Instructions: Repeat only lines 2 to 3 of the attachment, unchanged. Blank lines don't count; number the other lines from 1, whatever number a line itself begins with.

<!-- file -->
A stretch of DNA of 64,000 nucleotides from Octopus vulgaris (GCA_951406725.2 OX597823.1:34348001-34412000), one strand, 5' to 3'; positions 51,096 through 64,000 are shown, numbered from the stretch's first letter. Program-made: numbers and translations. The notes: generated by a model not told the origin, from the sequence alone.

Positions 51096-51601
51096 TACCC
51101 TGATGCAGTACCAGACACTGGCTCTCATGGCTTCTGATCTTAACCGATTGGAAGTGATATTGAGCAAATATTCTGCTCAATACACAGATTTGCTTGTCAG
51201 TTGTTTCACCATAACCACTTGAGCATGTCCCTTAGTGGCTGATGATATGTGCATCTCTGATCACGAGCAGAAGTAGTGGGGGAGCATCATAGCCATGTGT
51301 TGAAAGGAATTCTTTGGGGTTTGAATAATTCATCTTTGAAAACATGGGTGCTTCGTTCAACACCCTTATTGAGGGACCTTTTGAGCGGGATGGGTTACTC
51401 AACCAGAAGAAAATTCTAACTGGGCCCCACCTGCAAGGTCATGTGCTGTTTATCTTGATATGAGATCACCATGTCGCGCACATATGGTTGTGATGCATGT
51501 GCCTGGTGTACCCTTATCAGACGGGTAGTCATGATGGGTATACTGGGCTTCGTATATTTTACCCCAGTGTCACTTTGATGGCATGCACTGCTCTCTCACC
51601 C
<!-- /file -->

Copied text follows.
Positions 51096-51601
51096 TACCC